A couple of noteworthy things happened on Tuesday, at the first regular meeting of the Common Council for 2018. First, Tiffany Garriga (Second Ward) wanted to revisit the appointment of the minority leader. It will be remembered that, at the organizational meeting on January 8, Garriga nominated herself as majority leader and Kamal Johnson (First Ward) as minority leader but was informed by Council president Tom DePietro that the majority could not elect the minority leader. Garriga intimated on Tuesday that DePietro's response was ad hominem, and DePietro made a point of denying that "the name Kamal Johnson was not why I stopped the conversation." At the organizational meeting, DePietro explained that, as the only non-Democrat on the Council, Dominic Merante (Fifth Ward) could either serve as minority leader or designate someone to serve in his place. Merante designated Eileen Halloran (Fifth Ward). On Tuesday, Garriga said she had gotten a legal opinion that the appointment to minority leader needed to be the result of a vote and requested "case law to support how the minority leader was determined."
Responding to the request for case law, city attorney Andy Howard said, "This is the first I've heard of it," but reiterated his position that "members of the majority vote for the majority leader, but they do not then get to select the minority leader." That seems pretty logical, but it did not satisfy Garriga or Johnson, who said he wanted "a better understanding of the process." The majority and minority leaders represent the Council on the boards of two agencies: Hudson Community Development & Planning Agency (HCDPA) and the Hudson Industrial Development Agency (IDA).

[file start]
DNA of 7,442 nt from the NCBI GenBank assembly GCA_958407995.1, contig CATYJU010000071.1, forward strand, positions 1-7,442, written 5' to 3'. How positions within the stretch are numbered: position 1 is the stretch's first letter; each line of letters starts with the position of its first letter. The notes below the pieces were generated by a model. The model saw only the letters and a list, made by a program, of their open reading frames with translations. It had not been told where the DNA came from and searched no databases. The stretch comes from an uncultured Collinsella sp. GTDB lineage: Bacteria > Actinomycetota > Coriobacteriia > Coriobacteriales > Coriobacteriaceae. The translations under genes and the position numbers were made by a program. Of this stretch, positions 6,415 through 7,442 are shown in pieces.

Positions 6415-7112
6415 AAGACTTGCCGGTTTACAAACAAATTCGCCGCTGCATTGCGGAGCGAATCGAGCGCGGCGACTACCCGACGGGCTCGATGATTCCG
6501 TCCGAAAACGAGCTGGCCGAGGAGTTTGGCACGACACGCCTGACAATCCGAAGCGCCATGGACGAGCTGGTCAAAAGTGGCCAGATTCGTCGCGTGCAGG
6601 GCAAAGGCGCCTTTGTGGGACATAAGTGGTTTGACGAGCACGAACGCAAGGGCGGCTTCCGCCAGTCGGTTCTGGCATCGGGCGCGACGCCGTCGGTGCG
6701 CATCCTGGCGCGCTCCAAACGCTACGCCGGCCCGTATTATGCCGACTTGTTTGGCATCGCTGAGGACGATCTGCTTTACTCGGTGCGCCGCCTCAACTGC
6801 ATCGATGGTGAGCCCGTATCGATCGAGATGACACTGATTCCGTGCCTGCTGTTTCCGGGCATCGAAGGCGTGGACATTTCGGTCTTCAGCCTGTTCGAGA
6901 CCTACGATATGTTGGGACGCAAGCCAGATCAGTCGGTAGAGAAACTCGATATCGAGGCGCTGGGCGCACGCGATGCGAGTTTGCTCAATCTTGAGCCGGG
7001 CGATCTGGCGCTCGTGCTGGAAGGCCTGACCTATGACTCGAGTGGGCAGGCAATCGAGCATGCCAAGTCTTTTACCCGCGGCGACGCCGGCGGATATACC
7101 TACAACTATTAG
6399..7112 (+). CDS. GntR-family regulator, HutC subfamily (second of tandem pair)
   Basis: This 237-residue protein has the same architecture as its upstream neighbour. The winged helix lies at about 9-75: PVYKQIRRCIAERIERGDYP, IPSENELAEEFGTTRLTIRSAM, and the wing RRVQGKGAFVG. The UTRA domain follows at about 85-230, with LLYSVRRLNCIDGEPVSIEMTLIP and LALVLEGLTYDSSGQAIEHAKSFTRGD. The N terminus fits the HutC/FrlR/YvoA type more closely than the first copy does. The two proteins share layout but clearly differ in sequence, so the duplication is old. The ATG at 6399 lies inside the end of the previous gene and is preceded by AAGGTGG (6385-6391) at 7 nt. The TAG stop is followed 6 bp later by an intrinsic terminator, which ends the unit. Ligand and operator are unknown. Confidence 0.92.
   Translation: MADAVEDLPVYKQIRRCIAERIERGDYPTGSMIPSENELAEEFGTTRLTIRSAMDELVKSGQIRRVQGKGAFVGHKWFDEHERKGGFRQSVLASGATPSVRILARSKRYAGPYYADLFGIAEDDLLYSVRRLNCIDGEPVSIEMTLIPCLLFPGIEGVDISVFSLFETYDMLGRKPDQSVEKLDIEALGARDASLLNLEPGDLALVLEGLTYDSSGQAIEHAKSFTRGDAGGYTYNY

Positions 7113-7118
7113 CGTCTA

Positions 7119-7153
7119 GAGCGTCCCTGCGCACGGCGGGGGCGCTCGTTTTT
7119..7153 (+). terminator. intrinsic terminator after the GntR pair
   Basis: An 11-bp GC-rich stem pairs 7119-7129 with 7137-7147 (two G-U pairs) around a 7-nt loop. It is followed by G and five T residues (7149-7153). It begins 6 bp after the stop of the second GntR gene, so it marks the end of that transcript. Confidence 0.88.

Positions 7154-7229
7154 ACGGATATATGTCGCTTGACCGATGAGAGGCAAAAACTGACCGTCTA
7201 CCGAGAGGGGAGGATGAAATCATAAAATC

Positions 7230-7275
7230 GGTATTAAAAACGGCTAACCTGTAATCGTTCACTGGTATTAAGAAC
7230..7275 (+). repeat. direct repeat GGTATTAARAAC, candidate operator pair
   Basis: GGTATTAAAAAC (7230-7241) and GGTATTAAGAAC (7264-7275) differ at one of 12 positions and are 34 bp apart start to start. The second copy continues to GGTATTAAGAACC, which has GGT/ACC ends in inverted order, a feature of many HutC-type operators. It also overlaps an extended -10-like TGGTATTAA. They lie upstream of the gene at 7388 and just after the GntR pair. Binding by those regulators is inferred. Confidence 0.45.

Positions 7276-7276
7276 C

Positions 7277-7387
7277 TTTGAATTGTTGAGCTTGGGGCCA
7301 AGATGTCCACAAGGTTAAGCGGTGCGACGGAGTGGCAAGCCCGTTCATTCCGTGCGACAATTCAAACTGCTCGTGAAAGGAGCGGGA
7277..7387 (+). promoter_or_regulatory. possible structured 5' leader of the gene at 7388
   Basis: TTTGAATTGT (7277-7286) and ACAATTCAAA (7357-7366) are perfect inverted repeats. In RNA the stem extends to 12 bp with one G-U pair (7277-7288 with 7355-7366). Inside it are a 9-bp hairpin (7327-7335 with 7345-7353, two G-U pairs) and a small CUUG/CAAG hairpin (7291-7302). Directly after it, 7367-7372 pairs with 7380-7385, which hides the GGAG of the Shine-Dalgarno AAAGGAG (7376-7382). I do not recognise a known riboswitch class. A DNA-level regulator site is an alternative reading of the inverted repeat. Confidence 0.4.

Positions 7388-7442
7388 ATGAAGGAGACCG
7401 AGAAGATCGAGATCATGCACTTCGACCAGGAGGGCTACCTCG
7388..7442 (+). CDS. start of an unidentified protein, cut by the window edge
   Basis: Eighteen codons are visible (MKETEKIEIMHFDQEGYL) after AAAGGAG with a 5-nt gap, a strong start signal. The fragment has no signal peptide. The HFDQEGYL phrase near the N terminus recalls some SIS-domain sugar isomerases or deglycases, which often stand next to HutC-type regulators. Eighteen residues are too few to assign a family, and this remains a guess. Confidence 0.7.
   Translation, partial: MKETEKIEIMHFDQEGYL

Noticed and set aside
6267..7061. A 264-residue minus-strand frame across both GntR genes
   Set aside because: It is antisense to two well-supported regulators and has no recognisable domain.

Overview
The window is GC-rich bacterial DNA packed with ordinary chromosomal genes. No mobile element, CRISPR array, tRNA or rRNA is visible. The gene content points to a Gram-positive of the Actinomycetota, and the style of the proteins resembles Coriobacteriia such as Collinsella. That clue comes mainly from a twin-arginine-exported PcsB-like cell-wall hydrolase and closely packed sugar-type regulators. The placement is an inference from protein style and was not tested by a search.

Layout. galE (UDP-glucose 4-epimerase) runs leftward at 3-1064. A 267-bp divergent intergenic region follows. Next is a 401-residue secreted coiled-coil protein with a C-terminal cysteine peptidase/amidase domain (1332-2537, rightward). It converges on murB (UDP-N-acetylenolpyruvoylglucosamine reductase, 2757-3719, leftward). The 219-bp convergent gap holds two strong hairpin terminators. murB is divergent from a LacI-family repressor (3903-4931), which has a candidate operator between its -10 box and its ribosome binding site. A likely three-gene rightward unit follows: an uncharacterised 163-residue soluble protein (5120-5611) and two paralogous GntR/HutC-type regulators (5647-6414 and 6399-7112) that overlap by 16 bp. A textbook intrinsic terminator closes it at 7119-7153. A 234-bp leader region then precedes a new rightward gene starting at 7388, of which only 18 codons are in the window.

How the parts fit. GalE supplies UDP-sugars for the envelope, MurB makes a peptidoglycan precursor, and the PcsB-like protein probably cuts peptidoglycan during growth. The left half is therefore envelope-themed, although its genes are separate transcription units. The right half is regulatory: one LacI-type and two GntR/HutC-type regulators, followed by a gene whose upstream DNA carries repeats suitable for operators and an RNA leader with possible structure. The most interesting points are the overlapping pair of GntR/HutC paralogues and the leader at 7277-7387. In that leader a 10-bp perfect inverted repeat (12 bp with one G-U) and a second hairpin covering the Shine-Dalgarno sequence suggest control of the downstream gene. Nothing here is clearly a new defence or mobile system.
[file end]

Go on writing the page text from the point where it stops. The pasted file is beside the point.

Also of note, the Council voted to enact Local Law No. 6 of 2017--"to preserve community character, local business ownership, and local wealth." The law essentially bans "formula businesses"--chains with more than four locations and a uniform appearance and signage--from the city. The vote to enact the law was unanimous, but at the end of the meeting, Garriga stated that although she supported local businesses, she wanted the Council to consider "that people cannot afford the restaurants on Warren Street." It is not clear if Garriga was suggesting that lower-cost chain restaurants be added to the list of exceptions already in the law: "(a) federally or New York State chartered banking, savings and loan, and trust institutions, (b) pharmacies and drug stores, (c) stores where the overwhelming majority of foods sold are un- or minimally-processed and intended for preparation and consumption by the purchaser at another location [in other words, supermarkets], and convenience stores that also sell gasoline"; or if she was seeking some other remedy to the high cost of dining out in Hudson.
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